I grew up in Longview, Texas – a small northeast Texas town on the Sabine River. It was a sleepy place in the 1950’s – brick streets, a few stoplights, no McDonald’s. People left their homes unlocked and their cars running at the curb while they ran into the store. Gas was 19 cents per gallon.
My parents built their home in 1947, on a lot given them by my grandparents. It was on the “back 40” of what had been my great-grandparents’ farm. Following World War II, the farm was subdivided into large suburban lots for small tract houses.
Since our house was the first in the “neighborhood”, it was an uncrowded place. I spent long hours roaming the fields, exploring the woods, playing in the creek. The street was unpaved. There was no sewer, no “city water.” The mailbox was on the main road, a block away.
I remember the pride we felt when it was clear that our town was growing. The editor of the local newspaper was a booster for the area, and worked hard to attract industry and businesses and jobs.The herringbone-patterned red brick streets downtown were paved over with asphalt. More houses were built in my neighborhood. We watched as the city fathers extended the city limits further and further, finally encompassing my little neighborhood. It was a big day when excavators and workmen dug up our street to lay the pipes for City Water.
All this has been on my mind lately. This so-called progress has been unrelenting, gobbling up farmland and filling empty spaces with cookie-cutter homes, subdivisions, strip malls, big box retailers, apartment complexes and freeways.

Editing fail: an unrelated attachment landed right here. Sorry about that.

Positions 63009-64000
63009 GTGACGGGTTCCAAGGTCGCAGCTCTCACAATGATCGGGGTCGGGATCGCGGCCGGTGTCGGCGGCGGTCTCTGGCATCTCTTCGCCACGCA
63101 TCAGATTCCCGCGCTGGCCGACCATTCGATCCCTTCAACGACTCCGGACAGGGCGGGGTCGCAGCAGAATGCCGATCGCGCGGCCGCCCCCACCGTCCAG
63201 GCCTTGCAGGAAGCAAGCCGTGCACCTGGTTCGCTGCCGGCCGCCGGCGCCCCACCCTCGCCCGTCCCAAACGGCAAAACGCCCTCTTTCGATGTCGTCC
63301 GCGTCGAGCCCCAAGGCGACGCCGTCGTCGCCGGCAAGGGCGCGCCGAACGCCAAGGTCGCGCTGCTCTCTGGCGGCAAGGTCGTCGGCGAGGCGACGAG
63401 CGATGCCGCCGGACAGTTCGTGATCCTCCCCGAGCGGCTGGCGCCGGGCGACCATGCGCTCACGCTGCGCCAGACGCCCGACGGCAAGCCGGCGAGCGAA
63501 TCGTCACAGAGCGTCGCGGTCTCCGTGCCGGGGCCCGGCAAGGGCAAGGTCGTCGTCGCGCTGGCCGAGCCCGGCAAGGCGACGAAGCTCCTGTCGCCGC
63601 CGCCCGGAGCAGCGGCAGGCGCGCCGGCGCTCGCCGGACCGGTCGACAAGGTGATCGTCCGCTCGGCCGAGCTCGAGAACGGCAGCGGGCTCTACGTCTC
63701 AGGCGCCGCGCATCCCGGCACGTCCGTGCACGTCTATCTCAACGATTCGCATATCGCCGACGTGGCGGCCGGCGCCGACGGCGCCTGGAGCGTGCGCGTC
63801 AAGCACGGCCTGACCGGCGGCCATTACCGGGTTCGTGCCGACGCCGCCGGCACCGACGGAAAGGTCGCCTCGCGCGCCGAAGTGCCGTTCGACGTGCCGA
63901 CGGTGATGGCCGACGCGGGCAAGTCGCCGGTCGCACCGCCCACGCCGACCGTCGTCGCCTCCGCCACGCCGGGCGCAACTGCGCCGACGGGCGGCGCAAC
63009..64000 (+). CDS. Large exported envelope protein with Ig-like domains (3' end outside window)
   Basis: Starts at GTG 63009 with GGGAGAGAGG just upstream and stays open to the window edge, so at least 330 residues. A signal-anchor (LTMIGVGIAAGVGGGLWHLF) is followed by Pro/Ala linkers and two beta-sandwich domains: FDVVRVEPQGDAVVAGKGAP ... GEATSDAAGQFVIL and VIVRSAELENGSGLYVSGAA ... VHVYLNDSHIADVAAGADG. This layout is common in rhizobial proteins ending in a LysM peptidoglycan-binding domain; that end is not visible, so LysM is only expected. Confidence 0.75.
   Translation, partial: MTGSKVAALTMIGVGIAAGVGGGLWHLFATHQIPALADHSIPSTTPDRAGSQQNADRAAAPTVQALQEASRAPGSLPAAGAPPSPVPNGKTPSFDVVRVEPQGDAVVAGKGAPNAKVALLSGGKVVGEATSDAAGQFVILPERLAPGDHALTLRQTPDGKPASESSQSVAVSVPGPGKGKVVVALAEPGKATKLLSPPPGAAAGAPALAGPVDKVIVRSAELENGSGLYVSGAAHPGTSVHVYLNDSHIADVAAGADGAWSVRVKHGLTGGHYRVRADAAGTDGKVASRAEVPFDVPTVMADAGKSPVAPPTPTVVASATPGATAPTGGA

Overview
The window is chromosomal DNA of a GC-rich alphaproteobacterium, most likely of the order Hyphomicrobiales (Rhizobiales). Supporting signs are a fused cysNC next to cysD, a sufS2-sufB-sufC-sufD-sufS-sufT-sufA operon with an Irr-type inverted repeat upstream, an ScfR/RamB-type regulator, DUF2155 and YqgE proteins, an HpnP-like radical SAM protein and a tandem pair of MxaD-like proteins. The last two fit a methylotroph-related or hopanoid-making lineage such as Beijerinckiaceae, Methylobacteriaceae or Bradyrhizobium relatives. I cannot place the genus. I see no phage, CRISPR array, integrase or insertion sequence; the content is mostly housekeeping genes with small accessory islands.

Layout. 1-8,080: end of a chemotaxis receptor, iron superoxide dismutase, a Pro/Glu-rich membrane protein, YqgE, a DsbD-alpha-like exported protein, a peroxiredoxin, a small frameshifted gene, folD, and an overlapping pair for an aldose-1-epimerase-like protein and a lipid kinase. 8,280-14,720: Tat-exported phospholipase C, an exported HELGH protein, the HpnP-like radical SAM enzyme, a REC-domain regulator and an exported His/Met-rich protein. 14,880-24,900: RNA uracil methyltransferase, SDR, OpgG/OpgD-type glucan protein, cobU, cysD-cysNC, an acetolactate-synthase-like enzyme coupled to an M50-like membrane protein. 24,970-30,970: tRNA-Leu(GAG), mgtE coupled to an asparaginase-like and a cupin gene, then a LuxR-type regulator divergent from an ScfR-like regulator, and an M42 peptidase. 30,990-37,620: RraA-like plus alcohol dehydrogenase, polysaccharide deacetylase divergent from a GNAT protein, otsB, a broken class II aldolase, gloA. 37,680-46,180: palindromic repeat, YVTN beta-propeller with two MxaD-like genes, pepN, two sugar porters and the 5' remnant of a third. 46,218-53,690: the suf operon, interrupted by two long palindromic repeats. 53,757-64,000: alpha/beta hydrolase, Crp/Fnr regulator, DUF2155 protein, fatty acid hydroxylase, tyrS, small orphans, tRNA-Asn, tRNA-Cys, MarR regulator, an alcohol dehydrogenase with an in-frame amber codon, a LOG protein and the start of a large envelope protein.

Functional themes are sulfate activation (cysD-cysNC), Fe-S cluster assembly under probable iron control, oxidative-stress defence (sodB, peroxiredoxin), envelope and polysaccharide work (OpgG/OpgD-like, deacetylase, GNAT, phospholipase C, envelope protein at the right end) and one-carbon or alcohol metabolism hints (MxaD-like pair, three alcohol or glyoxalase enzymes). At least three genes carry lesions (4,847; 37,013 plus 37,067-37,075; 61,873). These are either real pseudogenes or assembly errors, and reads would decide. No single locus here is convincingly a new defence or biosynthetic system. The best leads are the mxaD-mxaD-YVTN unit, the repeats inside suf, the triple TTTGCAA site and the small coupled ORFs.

I’ve lived in Nashville the past thirty years and the pattern of sprawling growth continues here too. This is how post-World War II expansion has played out all over this country.
So what’s been on my mind is this: the world is a more crowded place today. This is a commonplace – we all know about population growth. But in so many ways, I feel crowded by the press of people, buildings everywhere. Places near my home where one once enjoyed a pleasant vista of forested hills are now views of upscale subdivisions, with McMansions poking up among the trees.
I read once that adding more capacity to freeways doesn’t solve the traffic problem – the extra lanes attract more traffic, so the net result is about the same.
This sounds a bit like an old-guy rant, and maybe it is. I was struck yesterday as I read Philip Fradkin’s interesting biography of Wallace Stegner that people have been saying these things in America for a long time. Stegner helped to found an organization to combat sprawl in what was then rural California – in 1962! It was a lost cause. He was battling unchecked growth in what we now refer to as Silicon Valley.
As I was preparing the introduction to the recommended books on population growth for my website SavingtheEarth.net, I found this graph that charted world population from 7000 BC to the present. It is a stark and compelling picture of where we are today. The world’s population quadrupled in the last century – from 1.6 billion in 1900 to 6.5+ billion today.
This graphic makes it starkly real to me. How is it possible for the Earth to sustain this kind of increase in human population? The reality of human population growth underlies all the environmental challenges we are facing. Read my longer essay on the challenges of population growth.
This is obviously a seriously complex issue – which is often not faced head-on in discussions of global warming, environmental degradation, etc. The notion of limiting population growth – though public policy in China and elsewhere – is fraught with all sorts of ethical/moral considerations.
I don’t know the answer – but I’ve found a number of excellent resources that address the population growth dilemma thoughtfully. Below are the ones I like the best: